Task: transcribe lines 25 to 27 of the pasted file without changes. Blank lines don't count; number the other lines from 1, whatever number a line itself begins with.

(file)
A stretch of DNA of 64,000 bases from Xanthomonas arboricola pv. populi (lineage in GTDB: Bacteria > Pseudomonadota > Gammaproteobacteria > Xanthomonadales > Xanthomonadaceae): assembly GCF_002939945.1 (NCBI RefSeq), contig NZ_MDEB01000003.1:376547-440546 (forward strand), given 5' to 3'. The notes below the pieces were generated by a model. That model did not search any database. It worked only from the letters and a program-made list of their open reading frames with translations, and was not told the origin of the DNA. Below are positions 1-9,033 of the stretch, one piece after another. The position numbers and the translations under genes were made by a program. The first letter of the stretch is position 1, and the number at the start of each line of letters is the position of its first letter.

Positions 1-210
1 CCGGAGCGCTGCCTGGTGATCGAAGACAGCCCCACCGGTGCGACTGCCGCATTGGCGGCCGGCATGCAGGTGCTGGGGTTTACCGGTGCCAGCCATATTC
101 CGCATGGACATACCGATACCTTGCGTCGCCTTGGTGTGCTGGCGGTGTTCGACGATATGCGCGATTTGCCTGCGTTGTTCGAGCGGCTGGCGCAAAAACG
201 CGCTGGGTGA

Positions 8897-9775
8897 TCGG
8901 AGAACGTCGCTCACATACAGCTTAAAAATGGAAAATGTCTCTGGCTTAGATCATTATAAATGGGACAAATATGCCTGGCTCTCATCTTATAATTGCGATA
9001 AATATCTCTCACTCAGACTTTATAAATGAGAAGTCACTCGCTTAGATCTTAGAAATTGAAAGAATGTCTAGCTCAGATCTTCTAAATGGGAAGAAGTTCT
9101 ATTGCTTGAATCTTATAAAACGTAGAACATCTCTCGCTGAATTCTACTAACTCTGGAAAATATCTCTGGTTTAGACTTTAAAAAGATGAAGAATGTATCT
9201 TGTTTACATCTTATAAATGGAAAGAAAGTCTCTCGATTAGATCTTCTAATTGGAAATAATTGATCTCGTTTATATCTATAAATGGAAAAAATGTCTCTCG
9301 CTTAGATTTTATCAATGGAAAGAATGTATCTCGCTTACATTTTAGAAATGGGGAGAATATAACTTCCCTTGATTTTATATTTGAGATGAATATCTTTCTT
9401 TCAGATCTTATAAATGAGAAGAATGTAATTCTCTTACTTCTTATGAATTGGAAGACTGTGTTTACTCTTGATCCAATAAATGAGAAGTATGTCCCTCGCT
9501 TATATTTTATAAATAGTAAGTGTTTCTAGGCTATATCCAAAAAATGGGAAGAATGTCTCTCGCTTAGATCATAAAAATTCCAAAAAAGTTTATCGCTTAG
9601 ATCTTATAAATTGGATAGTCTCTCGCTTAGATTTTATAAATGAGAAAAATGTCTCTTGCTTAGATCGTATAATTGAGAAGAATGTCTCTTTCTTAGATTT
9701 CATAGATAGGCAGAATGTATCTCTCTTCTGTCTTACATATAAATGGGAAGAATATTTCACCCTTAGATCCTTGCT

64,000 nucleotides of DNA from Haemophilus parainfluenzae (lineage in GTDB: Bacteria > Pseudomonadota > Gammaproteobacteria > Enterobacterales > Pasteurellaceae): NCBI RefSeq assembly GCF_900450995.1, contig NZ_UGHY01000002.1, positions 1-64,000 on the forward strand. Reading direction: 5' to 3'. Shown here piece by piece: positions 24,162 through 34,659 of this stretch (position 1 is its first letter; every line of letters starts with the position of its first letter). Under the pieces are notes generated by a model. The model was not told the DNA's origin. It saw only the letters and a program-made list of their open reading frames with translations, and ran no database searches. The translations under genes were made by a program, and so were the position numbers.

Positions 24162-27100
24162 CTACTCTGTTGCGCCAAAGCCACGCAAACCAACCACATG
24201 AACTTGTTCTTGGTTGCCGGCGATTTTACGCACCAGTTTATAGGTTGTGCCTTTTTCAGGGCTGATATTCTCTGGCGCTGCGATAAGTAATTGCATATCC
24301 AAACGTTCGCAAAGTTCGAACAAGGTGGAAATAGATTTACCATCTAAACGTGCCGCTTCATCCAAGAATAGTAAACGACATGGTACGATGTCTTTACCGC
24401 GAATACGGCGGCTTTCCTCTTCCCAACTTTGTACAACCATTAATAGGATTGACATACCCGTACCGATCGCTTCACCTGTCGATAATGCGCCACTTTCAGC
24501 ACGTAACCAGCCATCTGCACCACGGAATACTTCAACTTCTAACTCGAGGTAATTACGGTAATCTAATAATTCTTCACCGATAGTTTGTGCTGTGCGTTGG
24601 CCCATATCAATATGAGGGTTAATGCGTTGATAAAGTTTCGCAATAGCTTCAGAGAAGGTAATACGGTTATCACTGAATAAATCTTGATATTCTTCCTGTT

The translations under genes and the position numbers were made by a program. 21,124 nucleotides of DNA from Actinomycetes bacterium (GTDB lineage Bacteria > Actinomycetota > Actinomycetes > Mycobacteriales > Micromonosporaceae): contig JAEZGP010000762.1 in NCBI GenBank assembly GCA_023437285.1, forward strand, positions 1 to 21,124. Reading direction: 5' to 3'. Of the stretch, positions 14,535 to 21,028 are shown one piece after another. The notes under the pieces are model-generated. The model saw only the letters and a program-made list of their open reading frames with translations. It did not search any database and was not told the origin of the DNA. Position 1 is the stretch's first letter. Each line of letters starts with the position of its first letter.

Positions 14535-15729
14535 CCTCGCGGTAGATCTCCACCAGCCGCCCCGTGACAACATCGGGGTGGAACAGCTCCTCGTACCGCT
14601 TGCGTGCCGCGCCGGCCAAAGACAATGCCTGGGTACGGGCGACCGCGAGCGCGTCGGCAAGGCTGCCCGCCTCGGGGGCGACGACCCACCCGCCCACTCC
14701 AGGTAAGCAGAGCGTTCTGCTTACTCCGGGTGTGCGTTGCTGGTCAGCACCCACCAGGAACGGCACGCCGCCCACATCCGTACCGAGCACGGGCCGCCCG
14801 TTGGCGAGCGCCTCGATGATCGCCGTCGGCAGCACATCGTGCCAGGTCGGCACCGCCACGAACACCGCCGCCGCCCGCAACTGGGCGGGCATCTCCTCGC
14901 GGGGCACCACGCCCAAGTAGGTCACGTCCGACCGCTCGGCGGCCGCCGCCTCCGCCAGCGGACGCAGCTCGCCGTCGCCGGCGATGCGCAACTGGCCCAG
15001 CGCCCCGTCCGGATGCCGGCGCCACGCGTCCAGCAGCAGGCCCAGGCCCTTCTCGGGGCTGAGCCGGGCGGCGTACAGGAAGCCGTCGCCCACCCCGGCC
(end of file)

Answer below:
The translations under genes and the position numbers were made by a program. 21,124 nucleotides of DNA from Actinomycetes bacterium (GTDB lineage Bacteria > Actinomycetota > Actinomycetes > Mycobacteriales > Micromonosporaceae): contig JAEZGP010000762.1 in NCBI GenBank assembly GCA_023437285.1, forward strand, positions 1 to 21,124. Reading direction: 5' to 3'. Of the stretch, positions 14,535 to 21,028 are shown one piece after another. The notes under the pieces are model-generated. The model saw only the letters and a program-made list of their open reading frames with translations. It did not search any database and was not told the origin of the DNA. Position 1 is the stretch's first letter. Each line of letters starts with the position of its first letter.

Positions 14535-15729
14535 CCTCGCGGTAGATCTCCACCAGCCGCCCCGTGACAACATCGGGGTGGAACAGCTCCTCGTACCGCT